By Bob Katzen

The House approved and sent to the Senate legislation, known as the James Ward Act, which would increase the penalty of a hit and run with a recreational vehicle that causes bodily injury from a fine between $500 and $1,000 to a jail sentence of one year and/or a fine between $500 and $1,000. The proposal also creates the penalty of up to a $5,000 fine and/or a jail sentence of 2.5 years for a hit and run with a recreational vehicle that results in the death of the other party.

The legislation, according to the current sponsor, Rep. Kathy LaNatra (D-Kingston), was originally filed by Kingston’s former Rep. Tom Calter in response to an ATV accident in Plymouth in December of 2012 that resulted in the death of 14-year-old James Ward. After the accident, the rider of the other dirt bike promised James’ father that he would run and get help, yet instead fled the scene without returning. The other party was acquitted of negligent driving and only faced misdemeanor charges for leaving the scene of an accident.
“I am proud to see the James Ward Act finally pass the House of Representatives,” said LaNatra. “We must hold those accountable who are guilty of the cowardly act of leaving the scene of an accident trying to escape the consequences. I have gotten to know James, Sr. and Jill Ward and their family well through this, and I know how important this bill is to them. As a parent, it is my sincere hope that no family will have to lose a child and the other party only receive mild charges for leaving the scene of the accident.”
SCHOOL CUSTODIAN DAY (S 2126) – The Senate approved and sent to the House a bill declaring October 2nd as the School Custodian Day, in recognition of “the dedicated contributions provided by school custodians to ensure children of the commonwealth have clean, healthy and safe learning environments.” The governor would also recommend that the day be observed in an appropriate manner by the people.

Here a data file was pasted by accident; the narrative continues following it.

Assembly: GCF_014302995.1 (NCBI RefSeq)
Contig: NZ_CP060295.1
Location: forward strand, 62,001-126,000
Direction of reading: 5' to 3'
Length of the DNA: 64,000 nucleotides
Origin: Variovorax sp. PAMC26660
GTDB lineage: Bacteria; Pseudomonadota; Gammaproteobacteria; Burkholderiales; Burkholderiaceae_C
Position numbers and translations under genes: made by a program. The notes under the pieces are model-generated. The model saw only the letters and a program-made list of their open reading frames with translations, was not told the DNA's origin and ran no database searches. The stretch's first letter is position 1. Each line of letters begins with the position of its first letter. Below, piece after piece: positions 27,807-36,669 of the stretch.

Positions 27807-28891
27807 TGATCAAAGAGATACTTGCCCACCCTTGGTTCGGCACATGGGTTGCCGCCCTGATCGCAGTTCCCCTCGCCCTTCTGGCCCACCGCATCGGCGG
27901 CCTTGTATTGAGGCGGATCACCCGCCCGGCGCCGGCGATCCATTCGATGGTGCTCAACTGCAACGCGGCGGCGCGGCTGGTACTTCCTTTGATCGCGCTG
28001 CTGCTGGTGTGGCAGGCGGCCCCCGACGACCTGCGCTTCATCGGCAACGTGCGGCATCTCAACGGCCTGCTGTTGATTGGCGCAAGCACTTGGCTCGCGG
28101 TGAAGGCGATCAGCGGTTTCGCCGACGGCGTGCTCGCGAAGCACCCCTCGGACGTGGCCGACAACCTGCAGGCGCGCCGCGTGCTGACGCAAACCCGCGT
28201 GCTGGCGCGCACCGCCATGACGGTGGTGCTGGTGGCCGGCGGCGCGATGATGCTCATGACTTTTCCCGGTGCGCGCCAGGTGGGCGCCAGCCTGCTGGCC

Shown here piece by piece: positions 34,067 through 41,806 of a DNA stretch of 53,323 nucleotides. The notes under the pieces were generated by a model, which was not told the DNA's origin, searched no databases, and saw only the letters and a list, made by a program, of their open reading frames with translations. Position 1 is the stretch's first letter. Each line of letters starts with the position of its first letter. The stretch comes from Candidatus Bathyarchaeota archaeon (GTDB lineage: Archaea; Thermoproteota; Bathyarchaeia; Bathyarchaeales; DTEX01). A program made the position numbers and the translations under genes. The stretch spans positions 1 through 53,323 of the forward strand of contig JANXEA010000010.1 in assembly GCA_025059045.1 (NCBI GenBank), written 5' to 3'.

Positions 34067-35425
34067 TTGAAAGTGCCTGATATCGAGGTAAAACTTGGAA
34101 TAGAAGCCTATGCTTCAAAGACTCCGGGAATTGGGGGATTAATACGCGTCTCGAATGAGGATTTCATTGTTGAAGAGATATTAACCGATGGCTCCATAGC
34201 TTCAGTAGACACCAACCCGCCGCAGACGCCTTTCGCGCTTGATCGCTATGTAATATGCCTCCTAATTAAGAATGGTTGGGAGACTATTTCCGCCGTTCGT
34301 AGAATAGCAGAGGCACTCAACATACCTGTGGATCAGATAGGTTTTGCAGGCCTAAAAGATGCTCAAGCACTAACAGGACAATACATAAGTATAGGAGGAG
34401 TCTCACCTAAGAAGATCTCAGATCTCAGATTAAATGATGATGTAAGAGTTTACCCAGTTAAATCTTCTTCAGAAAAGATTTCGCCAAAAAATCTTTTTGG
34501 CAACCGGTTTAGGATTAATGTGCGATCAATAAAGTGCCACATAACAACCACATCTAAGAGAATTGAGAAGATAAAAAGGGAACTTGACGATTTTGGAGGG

“Throughout the COVID-19 pandemic and beyond, the commonwealth’s school custodians have continued to diligently care for our facilities and students,” said sponsor Sen. Walter Timilty (D-Milton). “We must take action here in Massachusetts to ensure our school custodial workers know we appreciate their hard work and dedication. I am happy to see this bill move out of the Senate and over to the House for action.”
QUOTABLE QUOTES — The Baker administration announced grants totaling more than $4.1 million to help Massachusetts nonprofit, faith-based organizations to improve physical security and protect against terroristic and hate-fueled attacks. The announcement was made at the 4th Annual Faith-Based Organizations Safety and Security Seminar hosted by the Commonwealth Fusion Center and attended by more than 150 federal, state, local and nonprofit partners at the Southbridge Hotel and Conference Center. Here are some of the quotes on the grant:
“Protecting our commonwealth means protecting the organizations that are the pillars of our communities. We are committed to ensuring that these nonprofits and houses of worship are protected and that everyone can feel safe when they gather and worship.”
—Gov. Charlie Baker

“Faith-based organizations provide important opportunities for people to worship, gather and connect with their faith and their community. Protecting these institutions from threats ensures that residents of every creed have a safe, dedicated space to engage in the life of their community.”
—Lt. Gov. Karyn Polito

“These grants ensure that nonprofit institutions where community members gather have the resources that they need to improve security. Ensuring the right to gather safely and to practice faith without fear is fundamental to our public safety goals.”
—Secretary of Public Safety and Security Terrence Reidy

“Gathering places such as houses of worship have unique security needs. The grants awarded through this program will help the recipients increase the security of their facilities while continuing to provide the open and welcoming gathering places their communities rely on.”
— Office of Grants and Research Executive Director Kevin Stanton

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